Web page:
A new report shows that L.A.’s criminalization of homelessness is a cruel political theater that makes the crisis worse.

By Mike Bonin

When the Los Angeles City Council voted to vastly expand criminalization of homelessness in 2021, its champions promised it would clear encampments from neighborhoods and force unwilling homeless people inside.

Predictably, the strategy has been a total failure. That’s the clear takeaway from a report from the Los Angeles Homeless Services Authority, examining the city’s controversial anti-camping law. The law has been an unmitigated disaster:

  • A whopping 94% of the people in targeted encampments wanted shelter. Just 18% received it.
  • Out of 1,856 people displaced from encampments, only 2 people – 0.10% – were housed permanently.
  • Nearly all encampments re-emerged, and displaced residents simply relocated to another block or encampment.

The law – Los Angeles Municipal Code 41.18 – was built on bad faith and poor policy. It allows council members to designate certain areas in their districts as off-limits to sitting, sleeping or lying down. Its proponents argued for “tough love.” They claimed most encampment residents were “service resistant”, choosing to live on the streets, and needed to be forced inside to safety. They promised extensive outreach and abundant offers of shelter would accompany enforcement. The reality was and is quite different. Citywide, during 41.18 operations, 1735 encampment residents said they wanted shelter. Only 315 people – less than 20% –  received it. As many of us knew, and as the LAHSA report shows, most people want to come inside, but offers of shelter and services never materialize.

This is not a new dynamic. Los Angeles has repeatedly and stubbornly tried to criminalize homelessness instead of housing people. Like previous iterations of 41.18, this current ordinance runs afoul of the 9th Circuit Court, which has ruled it is “cruel and unusual punishment” to make it a crime to sleep outside if no inside space is available. Ominously, the Supreme Court seems poised, in the case of Grants Pass v. Johnson, to overturn the lower court.

The day before the LAHSA report was revealed, the Los Angeles Community Action Network released “Separate and Unequal,” its own evaluation of 41.18. Researchers interviewed more than 100 unhoused people. More than 70% reported city crews seized and disposed of their property. Two-thirds said they had been displaced by police, often in the rain. Respondents said offers of shelter or housing were rare and illusory. “They told me I was high on the list to get housing,” one resident said. “I keep hearing that. But nothing.”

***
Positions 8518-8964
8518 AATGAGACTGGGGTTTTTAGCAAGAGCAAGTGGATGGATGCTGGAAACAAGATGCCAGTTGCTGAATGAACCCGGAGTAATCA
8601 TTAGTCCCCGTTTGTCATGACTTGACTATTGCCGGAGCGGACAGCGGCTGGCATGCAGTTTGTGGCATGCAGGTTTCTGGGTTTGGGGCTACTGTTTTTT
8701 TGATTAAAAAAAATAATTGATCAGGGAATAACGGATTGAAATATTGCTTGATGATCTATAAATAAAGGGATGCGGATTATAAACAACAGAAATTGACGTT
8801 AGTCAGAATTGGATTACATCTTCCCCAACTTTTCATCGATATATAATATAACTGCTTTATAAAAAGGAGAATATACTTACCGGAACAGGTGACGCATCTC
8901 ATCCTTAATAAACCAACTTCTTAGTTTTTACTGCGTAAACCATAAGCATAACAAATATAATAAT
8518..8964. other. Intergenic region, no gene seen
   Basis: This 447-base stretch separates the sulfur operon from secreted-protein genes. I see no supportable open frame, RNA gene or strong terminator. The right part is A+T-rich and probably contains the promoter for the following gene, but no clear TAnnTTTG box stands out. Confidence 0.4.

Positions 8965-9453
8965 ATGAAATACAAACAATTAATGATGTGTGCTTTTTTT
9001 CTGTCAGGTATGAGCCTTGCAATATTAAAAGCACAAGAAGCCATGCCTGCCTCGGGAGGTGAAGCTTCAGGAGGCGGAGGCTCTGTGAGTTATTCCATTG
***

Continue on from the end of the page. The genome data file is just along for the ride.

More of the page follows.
These displacements disconnect people from social workers,  cause people to lose documents needed to receive housing, and breed distrust toward social service agencies cooperating with the city. The U.S. Interagency Council on Homelessness warns that enforcement policies are downright harmful, causing a trauma that slows the work of housing people.

Despite claims by proponents of 41.18 that it does not criminalize homelessness, If encampment residents who do not receive shelter refuse to be displaced to nowhere, they face arrest. According to City Controller Kenneth Mejia, in 2023, police made a stunning 1,912 arrests for 41.18 violations, a 124% increase from 853 in 2022.  Arresting someone for sleeping outside when they have no alternative locks them into homelessness. Fines can be financially debilitating, and an arrest record can be a huge barrier to employment and housing.

Sadly, even with this new report, some officials will cling desperately to 41.18 enforcement. The dynamic is born of frustration and impatience, a need by elected officials to demonstrate they are doing something aggressive about encampments. Advocacy for this strategy is a cruel political theater that perpetuates a problem while pretending to solve it.

It is shocking that the city was sitting on the LAHSA report until last week, when Nick Gerda from LAist managed to get a copy. The police union and corporate landlords have been spending hundreds of thousands of dollars using Councilmember Nithya Raman’s opposition to 41.18 as a cudgel against her. The report validates her position that it does not work and distracts the city and drains resources from real solutions to the crisis.

In the past two years, Mayor Karen Bass and others have begun to pivot to smarter, evidence-based strategies. They know what we need to do to end homelessness. We need to provide more housing and offer significantly more and better services. Housing people is hard, and often slow work. But leadership requires patience, focus, and determination. It is how Los Angeles will finally move from predictable failures to proven successes on homelessness.

Mike Bonin is a Leadership in Government Fellow with the Open Society Foundation. He hosts the What’s Next, Los Angeles podcast and teaches public policy at Occidental College and Loyola Marymount University. He served on the Los Angeles City Council  from 2013-2022

Photo by shalunts

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